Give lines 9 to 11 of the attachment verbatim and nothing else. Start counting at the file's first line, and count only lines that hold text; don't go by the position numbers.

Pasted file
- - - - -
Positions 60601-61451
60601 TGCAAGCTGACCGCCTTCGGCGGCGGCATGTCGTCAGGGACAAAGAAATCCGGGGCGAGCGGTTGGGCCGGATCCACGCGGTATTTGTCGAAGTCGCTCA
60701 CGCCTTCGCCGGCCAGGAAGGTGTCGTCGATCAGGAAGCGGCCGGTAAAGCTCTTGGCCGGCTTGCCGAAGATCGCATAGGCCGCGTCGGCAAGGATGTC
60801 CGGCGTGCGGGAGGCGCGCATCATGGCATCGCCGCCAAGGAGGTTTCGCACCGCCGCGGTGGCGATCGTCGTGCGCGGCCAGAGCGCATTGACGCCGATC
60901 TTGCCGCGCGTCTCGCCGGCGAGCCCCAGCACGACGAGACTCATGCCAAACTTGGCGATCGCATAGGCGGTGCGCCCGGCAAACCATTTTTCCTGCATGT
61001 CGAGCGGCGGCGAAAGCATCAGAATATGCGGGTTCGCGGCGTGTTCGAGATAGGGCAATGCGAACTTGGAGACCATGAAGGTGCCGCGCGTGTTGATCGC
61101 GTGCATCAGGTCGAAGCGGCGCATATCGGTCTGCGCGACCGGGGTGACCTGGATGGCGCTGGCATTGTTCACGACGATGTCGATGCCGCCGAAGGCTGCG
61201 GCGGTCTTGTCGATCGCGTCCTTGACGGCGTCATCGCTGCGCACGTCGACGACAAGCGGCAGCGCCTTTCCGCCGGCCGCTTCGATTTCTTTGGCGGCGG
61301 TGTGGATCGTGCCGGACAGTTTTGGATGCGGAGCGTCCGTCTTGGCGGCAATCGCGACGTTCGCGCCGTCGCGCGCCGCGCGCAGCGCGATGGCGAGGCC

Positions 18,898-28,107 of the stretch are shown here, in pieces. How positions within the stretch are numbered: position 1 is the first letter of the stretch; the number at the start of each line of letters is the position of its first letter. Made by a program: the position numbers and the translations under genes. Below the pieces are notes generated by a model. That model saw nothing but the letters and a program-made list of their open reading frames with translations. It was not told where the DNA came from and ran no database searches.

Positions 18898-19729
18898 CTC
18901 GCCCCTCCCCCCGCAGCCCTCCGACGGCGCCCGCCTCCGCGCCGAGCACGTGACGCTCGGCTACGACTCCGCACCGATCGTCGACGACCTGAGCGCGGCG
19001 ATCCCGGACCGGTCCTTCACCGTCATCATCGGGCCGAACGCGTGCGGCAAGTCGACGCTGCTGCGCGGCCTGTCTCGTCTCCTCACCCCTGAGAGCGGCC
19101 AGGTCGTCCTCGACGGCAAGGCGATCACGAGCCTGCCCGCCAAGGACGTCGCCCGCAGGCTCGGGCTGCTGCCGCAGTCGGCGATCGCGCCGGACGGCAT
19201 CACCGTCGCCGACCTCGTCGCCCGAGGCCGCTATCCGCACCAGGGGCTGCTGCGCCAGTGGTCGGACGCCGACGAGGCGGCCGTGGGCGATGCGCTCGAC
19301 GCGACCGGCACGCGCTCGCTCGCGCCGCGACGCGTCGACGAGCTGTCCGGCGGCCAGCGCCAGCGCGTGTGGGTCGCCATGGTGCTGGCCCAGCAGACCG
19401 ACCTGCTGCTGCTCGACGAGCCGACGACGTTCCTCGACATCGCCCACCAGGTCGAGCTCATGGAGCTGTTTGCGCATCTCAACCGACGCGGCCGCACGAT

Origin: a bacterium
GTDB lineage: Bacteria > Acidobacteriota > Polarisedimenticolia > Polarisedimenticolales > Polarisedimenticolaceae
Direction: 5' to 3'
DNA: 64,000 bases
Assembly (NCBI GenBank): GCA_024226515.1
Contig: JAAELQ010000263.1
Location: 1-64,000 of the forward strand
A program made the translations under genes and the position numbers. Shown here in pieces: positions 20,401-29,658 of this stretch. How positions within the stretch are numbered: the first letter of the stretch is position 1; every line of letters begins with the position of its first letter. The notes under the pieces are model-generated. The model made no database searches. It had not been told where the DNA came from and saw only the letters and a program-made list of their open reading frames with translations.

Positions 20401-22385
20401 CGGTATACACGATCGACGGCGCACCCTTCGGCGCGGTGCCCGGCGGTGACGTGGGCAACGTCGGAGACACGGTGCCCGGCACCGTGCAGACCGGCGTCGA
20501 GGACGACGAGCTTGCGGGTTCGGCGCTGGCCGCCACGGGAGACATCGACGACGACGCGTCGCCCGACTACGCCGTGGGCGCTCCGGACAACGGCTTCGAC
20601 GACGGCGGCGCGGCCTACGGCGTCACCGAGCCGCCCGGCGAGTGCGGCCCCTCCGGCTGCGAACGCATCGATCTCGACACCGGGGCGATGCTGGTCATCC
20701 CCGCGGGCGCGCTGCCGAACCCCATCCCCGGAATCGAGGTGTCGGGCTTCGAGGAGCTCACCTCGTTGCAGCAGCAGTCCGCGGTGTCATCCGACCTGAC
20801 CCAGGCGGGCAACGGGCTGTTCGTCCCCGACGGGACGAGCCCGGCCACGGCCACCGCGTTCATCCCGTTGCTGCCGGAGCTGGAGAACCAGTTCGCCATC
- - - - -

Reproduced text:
61301 TGTGGATCGTGCCGGACAGTTTTGGATGCGGAGCGTCCGTCTTGGCGGCAATCGCGACGTTCGCGCCGTCGCGCGCCGCGCGCAGCGCGATGGCGAGGCC

Positions 18,898-28,107 of the stretch are shown here, in pieces. How positions within the stretch are numbered: position 1 is the first letter of the stretch; the number at the start of each line of letters is the position of its first letter. Made by a program: the position numbers and the translations under genes. Below the pieces are notes generated by a model. That model saw nothing but the letters and a program-made list of their open reading frames with translations. It was not told where the DNA came from and ran no database searches.

Positions 18898-19729